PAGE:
Some teams who are new to agile think it is a very loose way of doing work. In reality, agile requires a good deal of discipline. There are multiple ceremonies throughout the sprint, each with a specific purpose. These ceremonies provide greater communication and visibility throughout the course of the sprint and allow teams to continue to improve. Here is a simple explanation of each sprint ceremony to help give a high-level understanding of how they are carried out regularly throughout the iteration.
The sprint planning event is held at the beginning of each sprint for the sprint team to go through the prioritized backlog, discuss user stories, and determine what stories they’ll commit to completing within this sprint.
During the sprint planning meeting, the team discusses the stories that make up the prioritized backlog. It is important to make sure everyone understands what is needed to complete them. The product owner answers questions the team has about the stories. If needed, they will add any additional information such as requirements, acceptance criteria, and other information needed.
Once the team has a good understanding of the story, they estimate the story size as a team. The team determines their capacity for the sprint. They factor in vacations, holidays, or other time away from working on stories for the sprint. The team then determines how much work they will be able to complete during the sprint and what stories they commit to completing.
Who attends: Product owner, scrum master, the development team.
When: At the beginning of each sprint.
Duration: Approximately an hour per week duration of the sprint (a two-week sprint starts with a two-hour sprint planning meeting) (Note: your team may need a longer meeting at the beginning as you get accustomed to these activities).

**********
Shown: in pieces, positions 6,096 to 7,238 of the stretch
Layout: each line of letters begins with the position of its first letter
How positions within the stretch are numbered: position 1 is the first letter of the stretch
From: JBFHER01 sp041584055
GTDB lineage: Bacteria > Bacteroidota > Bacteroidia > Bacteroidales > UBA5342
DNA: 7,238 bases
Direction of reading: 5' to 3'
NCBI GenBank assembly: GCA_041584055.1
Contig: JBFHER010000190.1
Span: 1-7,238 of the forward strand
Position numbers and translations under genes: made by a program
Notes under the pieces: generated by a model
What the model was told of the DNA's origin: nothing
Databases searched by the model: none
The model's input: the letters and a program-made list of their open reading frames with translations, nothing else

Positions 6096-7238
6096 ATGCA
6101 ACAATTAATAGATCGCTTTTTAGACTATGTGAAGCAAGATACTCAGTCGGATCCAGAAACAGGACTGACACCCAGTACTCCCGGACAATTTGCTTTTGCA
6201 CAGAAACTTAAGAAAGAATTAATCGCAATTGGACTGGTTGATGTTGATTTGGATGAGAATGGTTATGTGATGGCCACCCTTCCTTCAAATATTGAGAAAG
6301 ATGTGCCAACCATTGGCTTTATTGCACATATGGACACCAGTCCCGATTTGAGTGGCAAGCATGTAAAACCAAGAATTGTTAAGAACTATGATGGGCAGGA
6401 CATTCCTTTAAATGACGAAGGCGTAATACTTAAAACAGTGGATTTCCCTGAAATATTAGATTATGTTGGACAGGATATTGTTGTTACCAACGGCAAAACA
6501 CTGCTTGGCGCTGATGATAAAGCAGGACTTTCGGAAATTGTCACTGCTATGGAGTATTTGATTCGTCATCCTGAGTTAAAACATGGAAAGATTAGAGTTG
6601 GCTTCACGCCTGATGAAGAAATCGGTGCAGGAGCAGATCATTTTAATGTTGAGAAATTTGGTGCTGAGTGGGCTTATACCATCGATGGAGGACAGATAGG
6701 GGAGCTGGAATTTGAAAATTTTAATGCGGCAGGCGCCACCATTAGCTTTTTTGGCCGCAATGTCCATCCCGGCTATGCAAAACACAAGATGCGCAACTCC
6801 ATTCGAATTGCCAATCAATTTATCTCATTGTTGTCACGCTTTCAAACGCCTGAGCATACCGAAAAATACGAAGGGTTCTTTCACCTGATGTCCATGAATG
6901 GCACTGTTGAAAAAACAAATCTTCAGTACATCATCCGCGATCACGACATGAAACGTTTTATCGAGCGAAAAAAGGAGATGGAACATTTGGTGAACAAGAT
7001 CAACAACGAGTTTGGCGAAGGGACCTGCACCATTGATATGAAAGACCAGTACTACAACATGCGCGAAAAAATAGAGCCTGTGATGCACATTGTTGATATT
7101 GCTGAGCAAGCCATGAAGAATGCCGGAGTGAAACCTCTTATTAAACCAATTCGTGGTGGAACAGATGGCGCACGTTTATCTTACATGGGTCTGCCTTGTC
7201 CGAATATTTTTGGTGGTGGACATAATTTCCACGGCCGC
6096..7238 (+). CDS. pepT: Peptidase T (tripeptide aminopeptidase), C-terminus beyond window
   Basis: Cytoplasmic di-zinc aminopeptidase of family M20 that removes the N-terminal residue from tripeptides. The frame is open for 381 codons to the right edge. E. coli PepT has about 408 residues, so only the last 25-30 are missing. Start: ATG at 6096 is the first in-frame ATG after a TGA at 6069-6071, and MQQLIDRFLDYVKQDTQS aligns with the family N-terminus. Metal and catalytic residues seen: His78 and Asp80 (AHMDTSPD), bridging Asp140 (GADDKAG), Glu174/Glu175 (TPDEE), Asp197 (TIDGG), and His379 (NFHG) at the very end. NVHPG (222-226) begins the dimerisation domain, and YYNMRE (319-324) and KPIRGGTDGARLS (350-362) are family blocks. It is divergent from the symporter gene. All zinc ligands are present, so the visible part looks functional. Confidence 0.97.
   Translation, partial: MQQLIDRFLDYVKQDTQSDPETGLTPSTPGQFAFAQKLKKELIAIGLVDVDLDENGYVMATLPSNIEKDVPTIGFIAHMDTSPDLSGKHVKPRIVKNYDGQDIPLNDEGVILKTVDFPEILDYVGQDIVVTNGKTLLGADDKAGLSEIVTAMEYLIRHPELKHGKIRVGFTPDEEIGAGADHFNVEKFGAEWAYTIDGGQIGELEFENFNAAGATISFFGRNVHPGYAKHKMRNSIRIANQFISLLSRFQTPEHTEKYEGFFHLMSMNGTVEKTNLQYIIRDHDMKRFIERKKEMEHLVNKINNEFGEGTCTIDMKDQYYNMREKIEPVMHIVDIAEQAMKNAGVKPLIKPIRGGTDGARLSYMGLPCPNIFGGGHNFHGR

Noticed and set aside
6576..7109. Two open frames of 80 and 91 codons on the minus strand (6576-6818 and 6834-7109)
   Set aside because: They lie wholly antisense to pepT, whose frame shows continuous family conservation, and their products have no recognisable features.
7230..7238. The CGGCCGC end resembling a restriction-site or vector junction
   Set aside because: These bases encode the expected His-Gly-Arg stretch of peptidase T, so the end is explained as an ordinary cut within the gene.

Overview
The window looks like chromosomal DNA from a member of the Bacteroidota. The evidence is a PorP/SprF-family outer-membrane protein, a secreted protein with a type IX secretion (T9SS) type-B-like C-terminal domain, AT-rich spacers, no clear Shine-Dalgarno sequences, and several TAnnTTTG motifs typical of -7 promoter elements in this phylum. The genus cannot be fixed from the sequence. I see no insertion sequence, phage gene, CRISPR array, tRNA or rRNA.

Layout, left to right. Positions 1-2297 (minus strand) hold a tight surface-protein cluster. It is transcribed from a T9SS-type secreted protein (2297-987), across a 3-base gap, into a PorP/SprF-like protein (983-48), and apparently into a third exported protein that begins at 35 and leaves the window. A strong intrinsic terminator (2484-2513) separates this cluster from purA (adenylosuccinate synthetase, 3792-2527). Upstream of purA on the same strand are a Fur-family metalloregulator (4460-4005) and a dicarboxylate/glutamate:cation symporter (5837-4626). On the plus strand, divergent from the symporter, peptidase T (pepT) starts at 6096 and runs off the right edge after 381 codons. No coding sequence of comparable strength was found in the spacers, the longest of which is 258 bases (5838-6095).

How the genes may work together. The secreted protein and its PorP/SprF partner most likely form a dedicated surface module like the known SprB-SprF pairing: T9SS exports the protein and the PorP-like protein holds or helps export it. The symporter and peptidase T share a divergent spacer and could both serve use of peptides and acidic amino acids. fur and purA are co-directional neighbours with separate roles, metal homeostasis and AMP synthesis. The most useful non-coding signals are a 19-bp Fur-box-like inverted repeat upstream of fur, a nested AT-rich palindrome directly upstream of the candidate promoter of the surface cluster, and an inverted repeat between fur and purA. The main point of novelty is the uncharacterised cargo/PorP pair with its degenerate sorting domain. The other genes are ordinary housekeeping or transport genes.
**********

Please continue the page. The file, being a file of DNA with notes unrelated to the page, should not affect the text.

The daily stand-up meeting provides an opportunity for the team members to quickly share information with one another about progress in the sprint. This is not meant to be a status meeting.
Each person answers the following three questions:
- What did you do yesterday?
- What will you do today?
- Do you have any impediments?
The scrum master needs to know about roadblocks and impediments to be able to help remove them for the team, so the team can continue to move forward in their work. The team can also determine if other more in-depth conversations are needed with any other team members based on the information shared. If so, these conversations can happen after the short stand-up meeting, either immediately after or later in the day.
Leigh Espy, PMP, SPC, CSM, is the author of “Bad Meetings Happen to Good People: How to Run Meetings That Are Effective, Focused, and Produce Results.” She has over 15 years of project management experience with a primary focus on IT project management and has led multimillion dollar international projects and corporate strategy initiatives. Leigh also coaches and mentors project managers and those making a move to a project management career. You can find out more about Leigh at ProjectBliss and LeighEspy.com. Leigh writes about communication and project methodologies.